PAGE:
The Defence Force is enjoying a surge in applicants. There's no clear link to COVID-19 but there have been a lot of people enlisting after losing jobs elsewhere.
From July 1 this year to November 1 the Defence Force had more than 3000 applications - a 35 percent rise compared with two years ago.
And since 2015 the number of women applying has soared by 26 percent, to an average of 220 per month for the same period.
"I think people are seeing it as a career, our attrition rates are down I think in general. When you sign up for 15 years, that's unusual for some young people nowadays," says Warrant Officer Carol Voshaar.
With 1200 Defence Force staff involved in the COVID-19 response and border hotels, most training was put on hold until this week.
"It does create a few issues, there's a lot of coordination and planning that goes into bringing together an exercise with air forces and land forces," says Hemi Smiler, Officer Commander of High Readiness Company.
Those issues mean this is the first large training operation for this year - a mass casualty situation.
It's only pretend pain but it's important they learn to deal with extreme situations so when it comes to the real thing it won't be quite such a shock.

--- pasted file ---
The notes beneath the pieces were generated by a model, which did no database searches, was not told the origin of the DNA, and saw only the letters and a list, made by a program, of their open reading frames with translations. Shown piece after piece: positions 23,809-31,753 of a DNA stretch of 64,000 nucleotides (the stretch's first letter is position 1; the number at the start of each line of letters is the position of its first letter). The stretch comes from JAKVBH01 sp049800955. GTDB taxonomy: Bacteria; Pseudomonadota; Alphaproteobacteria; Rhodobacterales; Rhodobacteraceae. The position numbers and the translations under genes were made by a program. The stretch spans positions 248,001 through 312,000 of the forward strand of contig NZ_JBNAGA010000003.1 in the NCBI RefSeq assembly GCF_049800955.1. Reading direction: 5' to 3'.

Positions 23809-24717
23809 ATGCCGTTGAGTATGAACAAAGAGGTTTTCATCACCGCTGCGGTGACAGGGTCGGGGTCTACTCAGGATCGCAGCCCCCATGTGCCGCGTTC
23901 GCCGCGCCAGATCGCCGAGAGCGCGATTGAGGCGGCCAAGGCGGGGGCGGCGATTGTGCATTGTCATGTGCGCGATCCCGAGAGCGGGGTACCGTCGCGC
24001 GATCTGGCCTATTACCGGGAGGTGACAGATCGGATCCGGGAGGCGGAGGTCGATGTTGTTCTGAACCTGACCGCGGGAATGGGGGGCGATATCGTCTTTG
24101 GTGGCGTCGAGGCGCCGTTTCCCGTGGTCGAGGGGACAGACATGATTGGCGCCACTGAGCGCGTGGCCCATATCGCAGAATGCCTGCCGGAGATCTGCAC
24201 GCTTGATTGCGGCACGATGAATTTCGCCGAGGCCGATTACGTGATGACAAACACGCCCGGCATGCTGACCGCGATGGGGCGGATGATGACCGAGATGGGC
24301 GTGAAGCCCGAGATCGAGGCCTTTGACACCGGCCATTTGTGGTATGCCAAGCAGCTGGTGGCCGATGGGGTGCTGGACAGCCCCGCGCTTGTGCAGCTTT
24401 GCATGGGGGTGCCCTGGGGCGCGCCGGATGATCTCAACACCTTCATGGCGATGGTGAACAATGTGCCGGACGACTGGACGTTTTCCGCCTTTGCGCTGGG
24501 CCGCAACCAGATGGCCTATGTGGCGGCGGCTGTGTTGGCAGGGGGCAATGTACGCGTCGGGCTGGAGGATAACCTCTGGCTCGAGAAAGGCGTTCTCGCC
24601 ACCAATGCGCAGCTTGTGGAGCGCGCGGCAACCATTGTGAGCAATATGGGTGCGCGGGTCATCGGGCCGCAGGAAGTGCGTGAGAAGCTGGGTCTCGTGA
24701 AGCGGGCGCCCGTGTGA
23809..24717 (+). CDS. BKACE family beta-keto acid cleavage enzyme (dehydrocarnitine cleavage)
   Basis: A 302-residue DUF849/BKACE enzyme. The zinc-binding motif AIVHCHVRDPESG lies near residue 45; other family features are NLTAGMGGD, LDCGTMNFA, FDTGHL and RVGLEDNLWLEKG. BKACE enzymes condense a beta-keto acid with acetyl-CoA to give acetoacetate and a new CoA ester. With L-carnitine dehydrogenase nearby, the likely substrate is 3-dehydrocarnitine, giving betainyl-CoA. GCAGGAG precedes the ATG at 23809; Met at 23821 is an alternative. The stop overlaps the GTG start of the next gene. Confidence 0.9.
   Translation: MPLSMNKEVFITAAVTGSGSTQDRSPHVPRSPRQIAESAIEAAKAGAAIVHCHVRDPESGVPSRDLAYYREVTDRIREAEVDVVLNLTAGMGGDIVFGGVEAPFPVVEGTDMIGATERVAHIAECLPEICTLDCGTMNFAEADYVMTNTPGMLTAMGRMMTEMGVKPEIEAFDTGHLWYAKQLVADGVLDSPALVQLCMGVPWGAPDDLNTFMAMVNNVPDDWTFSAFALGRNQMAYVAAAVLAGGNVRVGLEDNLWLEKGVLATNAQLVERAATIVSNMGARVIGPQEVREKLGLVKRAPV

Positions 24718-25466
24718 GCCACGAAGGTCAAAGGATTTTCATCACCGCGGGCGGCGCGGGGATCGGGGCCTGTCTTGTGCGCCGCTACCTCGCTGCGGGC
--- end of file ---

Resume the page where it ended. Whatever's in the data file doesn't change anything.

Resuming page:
"A training opportunity like this, although unique, is really important - we can't get anything better than what we've got today," says Hemi Smiler, Officer Commander of High Readiness Company.
Scenarios like a mock explosion are designed to simulate, as closely as possible, what might happen when they're deployed overseas. Today there are four combat commanders being assessed on this situation.
"We're like a sports team that doesn't know what sport we're going to play and we just need to be trained for everything, whether it's managing isolation facilities in New Zealand or if it's training the Iraqi army to defeat ISIS in Iraq," says Captain Tony Harris, Operations Officer, 1st Battalion Royal NZ Infantry.
"We don't get a lot of opportunities, particularly at the moment, to get onto exercises that are this large and this complex."
And for those not being assessed, there was a chance to have some fun.
"You get to be yourself, do a bit of acting and pretending," one infantry actor told Newshub.
But there'll be no acting if they're called up for the real deal.